Daddy’s Girl

After the post on Mum, its only fair I say something about my Daddy too right?

My father is a very private person. He loves reading, is a great cook – he makes some mean pork- and his best and only dance move I have ever seen him do is the twist.

I am a Daddy’s girl or rather was until my younger sister came along 🙂 

I got my love of reading from my father, and learnt how to read at an early age. From as far back as I can remember he always came home with books for us to read, and he had quite a collection of his own too. From Bedtime Stories to Ladybird classics to Secret Seven, Hardy Boys and Nancy Drew, he got them for us all. One of my fondest memories of growing up is waking up in the morning to find different books in our room. As I grew older he and I developed the same taste in reading and would even swap books when done and I being a faster reader would be ever so impatient when waiting for him to complete a book I wanted to read.

The only book I never read in my father’s collection was “Caitani Mutharabaini” (Ngugi wa Thiongo’s Devil on the Cross) as I was not patient enough to finish reading a book in Kikuyu.

Dad may have never spanked us, but one word from him was enough to make you mend your ways. My father always taught us that it was up to us to define how others treated us. If you wanted to be treated as an adult, then you had to act like one, including taking responsibility for all your actions and their consequences, whether good or bad.
My Dad is also prone to moments of silence, that yours truly is meant to interpret for her sisters 😉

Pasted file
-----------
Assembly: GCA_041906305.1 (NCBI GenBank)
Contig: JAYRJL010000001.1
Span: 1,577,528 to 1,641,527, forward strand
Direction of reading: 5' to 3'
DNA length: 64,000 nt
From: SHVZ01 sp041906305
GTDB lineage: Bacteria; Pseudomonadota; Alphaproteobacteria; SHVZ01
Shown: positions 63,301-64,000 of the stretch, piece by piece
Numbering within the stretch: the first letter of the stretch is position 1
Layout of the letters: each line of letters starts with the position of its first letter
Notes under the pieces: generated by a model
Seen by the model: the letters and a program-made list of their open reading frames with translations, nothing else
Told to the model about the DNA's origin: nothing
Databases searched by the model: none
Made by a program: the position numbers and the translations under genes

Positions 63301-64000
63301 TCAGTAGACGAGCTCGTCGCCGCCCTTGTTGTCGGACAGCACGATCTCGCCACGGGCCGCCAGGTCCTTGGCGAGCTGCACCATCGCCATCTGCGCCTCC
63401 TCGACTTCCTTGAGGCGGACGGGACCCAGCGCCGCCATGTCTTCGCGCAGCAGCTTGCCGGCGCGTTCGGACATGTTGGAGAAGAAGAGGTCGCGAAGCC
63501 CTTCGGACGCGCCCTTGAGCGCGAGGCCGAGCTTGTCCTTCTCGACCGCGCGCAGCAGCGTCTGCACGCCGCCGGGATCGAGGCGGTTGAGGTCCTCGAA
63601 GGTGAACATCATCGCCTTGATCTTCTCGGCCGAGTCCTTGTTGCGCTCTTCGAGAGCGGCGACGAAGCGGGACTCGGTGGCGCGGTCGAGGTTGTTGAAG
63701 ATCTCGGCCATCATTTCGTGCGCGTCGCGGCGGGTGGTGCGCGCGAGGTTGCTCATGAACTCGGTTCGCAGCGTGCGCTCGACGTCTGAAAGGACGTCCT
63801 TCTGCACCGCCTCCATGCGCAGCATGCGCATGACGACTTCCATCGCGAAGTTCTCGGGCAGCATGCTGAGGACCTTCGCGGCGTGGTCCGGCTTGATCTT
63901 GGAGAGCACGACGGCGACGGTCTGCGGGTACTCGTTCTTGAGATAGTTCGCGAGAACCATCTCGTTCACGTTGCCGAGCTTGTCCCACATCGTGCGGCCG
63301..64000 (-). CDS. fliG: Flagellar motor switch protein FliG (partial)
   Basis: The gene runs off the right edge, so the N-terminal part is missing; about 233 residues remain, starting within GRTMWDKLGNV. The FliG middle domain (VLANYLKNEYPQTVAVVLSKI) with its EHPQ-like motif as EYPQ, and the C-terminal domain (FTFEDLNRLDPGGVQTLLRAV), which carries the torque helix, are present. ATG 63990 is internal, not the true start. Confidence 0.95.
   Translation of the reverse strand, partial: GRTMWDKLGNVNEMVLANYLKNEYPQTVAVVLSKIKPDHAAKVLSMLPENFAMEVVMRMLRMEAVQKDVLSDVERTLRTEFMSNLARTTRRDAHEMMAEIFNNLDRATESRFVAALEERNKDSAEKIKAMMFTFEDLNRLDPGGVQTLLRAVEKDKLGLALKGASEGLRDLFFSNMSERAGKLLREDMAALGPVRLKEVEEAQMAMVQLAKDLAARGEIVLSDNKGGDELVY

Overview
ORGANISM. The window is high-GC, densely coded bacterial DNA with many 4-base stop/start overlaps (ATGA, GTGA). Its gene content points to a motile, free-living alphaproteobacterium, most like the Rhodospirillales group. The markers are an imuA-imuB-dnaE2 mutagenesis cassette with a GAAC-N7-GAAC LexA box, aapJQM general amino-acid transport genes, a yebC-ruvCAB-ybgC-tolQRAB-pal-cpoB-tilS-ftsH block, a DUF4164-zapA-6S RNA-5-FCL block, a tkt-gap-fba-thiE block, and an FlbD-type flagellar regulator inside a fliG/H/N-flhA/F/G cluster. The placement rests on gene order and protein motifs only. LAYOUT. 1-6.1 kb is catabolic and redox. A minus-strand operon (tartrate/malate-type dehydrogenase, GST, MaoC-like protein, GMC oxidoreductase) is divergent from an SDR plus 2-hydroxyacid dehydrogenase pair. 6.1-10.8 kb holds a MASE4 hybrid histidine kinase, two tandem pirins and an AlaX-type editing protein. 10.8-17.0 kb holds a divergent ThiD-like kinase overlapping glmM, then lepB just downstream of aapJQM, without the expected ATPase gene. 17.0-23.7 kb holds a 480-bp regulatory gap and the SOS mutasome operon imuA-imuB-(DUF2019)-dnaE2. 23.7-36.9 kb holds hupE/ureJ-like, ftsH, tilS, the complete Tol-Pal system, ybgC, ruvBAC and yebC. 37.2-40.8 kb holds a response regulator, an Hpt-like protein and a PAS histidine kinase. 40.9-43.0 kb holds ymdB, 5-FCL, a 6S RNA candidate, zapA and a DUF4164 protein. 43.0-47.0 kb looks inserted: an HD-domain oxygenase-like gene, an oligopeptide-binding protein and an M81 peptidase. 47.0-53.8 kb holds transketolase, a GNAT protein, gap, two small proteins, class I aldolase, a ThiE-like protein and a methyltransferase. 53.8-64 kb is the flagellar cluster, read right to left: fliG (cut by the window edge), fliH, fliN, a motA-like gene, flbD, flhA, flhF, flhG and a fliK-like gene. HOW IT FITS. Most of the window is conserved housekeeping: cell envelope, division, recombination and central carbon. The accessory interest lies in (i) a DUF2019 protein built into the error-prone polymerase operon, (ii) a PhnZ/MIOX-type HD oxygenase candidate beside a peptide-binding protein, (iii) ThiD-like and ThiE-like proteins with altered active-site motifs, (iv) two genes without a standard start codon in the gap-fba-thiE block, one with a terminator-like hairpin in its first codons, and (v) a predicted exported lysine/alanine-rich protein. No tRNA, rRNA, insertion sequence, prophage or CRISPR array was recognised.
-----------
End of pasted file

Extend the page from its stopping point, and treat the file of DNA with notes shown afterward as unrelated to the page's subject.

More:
I remember when I got married he went quiet on me for a while until he called me and admitted that he’s never accepted the fact that I am all grown up. According to him, he still sees me as the little girl who would cry when her elder sister started school, despite the fact that I was too young to join school. The little girl who would put on her gumboots and tie a headscarf and take the small panga to weed the compound alongside him. The little girl who would refuse to go to Sunday school so I could go to church with him for the main service.
Now that I am a mother, he is still taking it in bit by bit. There is one time we talked on the phone and I was hushing the baby at the same time and he just went quiet then said “I cannot believe you are a mother now”. And whenever he calls and hears my baby in the background, he says she sounds exactly as I did at that age.

My Dad ensured we were never late for school and he would always take some time off during our school holidays to spend time with us. Men I miss those days, lunch was usually fries and some fried meat with some steamed cabbage on the side. All served in a platter where we would all dig in. Balanced diet that was tee hee. And may I state with no fear of repercussion, that though he is a great cook, steamed cabbage was never his strong suit 🙂

My father has also influenced my taste in music in a big way. He had/ has varying taste and had records of Barry White, Nana Mouskori, Donna Summer, Olivia Newton – John, Jackson Five, Roger Whitaker, Jim Reeves, Dolly Parton, Kenny Rogers, Stevie Wonder, The Temptations, The Commodores, Diana Ross to Tabu Ley Rochereu and Franco, and many more. The Charley Pride records were definitely my Mother’s 😉
Thank you Dad for moulding us into smart, self confident and assertive women.

I love you Dad so so much!!!!May you always be proud of us!


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